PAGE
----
Ohh yes Artin's book is top notch; I have worked with that text for some time, although I did not have enough time to thoroughly finish the book. Very clear and challenging. A better alternative to Dummit and Foote in my humble opinion. I want to be taught more algebra by Artin but classes get in the way! :(
  15. Sep 13, 2012 #14
    Im currently reading Purcell's Electricity and Magnetism book as well as finishing up Apostol's 2nd volume.
  16. Oct 28, 2012 #15
    Been busy with classes but still manage to find a little time to read Freakanomics. Book seems very interesting but I remain skeptical of the authors' claims in the book. A very good read nevertheless, so far.

    VectorField would you say Purcell's book is better than Griffiths on the given topic? I'd always wanted a better, cheaper alternative to Griffiths.

  17. Oct 28, 2012 #16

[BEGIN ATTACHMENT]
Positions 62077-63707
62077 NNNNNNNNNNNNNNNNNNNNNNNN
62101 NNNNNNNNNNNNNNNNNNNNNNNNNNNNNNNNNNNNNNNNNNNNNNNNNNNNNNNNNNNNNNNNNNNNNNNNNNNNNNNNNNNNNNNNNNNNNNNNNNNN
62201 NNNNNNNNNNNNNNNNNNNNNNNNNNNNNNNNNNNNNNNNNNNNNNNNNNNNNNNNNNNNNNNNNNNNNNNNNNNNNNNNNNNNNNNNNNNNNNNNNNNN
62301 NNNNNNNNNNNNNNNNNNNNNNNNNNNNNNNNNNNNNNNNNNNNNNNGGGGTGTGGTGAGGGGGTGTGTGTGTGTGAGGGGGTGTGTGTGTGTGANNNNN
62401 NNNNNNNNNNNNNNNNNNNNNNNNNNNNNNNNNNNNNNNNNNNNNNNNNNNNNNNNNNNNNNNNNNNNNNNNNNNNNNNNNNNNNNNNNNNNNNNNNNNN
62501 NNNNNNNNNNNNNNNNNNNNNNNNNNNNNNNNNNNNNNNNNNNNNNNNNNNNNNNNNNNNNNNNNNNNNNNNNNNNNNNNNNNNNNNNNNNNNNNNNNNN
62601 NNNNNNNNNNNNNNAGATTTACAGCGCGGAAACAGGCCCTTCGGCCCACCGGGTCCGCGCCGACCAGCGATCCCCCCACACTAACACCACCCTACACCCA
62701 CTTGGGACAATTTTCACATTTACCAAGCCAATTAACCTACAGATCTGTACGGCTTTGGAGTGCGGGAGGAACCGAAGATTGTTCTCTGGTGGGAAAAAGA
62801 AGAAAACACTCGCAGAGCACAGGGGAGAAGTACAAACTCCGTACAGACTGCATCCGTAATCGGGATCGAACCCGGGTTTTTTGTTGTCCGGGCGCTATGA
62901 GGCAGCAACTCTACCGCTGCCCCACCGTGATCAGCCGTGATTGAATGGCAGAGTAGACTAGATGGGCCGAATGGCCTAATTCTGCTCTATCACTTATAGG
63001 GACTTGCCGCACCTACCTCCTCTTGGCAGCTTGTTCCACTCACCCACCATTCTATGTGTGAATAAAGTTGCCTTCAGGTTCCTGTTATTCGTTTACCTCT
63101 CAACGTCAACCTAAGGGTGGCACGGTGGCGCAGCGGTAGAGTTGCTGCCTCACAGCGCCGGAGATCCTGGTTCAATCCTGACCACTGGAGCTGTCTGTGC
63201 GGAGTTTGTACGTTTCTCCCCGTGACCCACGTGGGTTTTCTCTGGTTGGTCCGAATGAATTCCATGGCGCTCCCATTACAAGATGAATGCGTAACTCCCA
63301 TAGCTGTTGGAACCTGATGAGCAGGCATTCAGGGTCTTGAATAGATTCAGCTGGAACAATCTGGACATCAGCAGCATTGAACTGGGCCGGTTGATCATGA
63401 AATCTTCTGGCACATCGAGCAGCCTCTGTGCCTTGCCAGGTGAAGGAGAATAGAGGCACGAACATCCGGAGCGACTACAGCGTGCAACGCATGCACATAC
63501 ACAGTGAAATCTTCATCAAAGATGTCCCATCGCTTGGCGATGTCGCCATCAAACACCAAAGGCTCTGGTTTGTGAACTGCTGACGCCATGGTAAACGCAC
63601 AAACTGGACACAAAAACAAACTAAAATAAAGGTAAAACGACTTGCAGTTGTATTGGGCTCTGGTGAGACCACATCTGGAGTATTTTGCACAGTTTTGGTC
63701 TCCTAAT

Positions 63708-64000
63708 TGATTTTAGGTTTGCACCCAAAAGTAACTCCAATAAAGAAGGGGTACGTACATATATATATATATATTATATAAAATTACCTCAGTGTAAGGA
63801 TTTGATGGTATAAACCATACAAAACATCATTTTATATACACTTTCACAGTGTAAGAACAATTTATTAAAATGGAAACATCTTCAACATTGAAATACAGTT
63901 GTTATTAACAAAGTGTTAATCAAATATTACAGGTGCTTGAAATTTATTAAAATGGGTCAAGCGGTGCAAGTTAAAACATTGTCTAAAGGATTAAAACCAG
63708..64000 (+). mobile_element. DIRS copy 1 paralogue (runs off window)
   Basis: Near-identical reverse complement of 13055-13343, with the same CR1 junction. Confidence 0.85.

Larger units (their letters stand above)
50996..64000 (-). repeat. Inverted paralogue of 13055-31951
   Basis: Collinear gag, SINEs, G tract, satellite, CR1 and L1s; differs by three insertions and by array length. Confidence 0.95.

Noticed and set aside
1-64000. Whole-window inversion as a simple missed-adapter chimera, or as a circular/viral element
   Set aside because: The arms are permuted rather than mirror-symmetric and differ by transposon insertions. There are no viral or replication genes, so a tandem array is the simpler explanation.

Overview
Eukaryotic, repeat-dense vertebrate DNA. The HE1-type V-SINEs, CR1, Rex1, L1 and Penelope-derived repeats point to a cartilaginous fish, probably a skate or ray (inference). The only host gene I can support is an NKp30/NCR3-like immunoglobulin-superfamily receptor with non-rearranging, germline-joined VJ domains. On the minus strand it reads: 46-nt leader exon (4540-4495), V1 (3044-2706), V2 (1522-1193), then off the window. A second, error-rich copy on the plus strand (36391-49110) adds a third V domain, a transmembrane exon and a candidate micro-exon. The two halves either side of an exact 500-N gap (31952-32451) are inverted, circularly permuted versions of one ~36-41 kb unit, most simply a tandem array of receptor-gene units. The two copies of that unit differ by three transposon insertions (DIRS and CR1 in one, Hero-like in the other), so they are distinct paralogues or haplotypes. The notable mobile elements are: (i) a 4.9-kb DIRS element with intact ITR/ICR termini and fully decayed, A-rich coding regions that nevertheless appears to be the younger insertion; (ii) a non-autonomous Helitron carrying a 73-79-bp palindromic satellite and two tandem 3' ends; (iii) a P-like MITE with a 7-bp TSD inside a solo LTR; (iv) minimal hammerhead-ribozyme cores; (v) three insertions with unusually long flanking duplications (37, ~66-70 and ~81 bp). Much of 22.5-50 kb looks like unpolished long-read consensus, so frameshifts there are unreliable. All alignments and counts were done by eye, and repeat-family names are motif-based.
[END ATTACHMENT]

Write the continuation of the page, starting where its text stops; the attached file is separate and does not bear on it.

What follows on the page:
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    I've been busy with classes and work, but I've been dabbling in Courant's "What is Mathematics?" and just finished Stewart's "Letters to a Young Mathematician".
  18. Oct 29, 2012 #17


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    Currently reading "principles and techniques of applied mathematics" by Friedman (from 1956). Am finding that it a fun way to learn a little about infinite dimensional vector spaces and spectral representations of differential operators (via contour integrals of Green's functions). I am not a mathematician, so this book is at a good level for me.
  19. Oct 30, 2012 #18
    Reading "Methods of Homological Algebra" by Manin and Gelfand for one of the classes. Doesn't tend to beginners in the topic too softly :(. I'm open to try other books on the subject. Any suggestions?

  20. Oct 30, 2012 #19
    Geometrical Methods of Mathematical Physics - B. Schutz
    Fluid Mechanics - L. Landau
    The Theory of Fundamental Processes - R. Feynman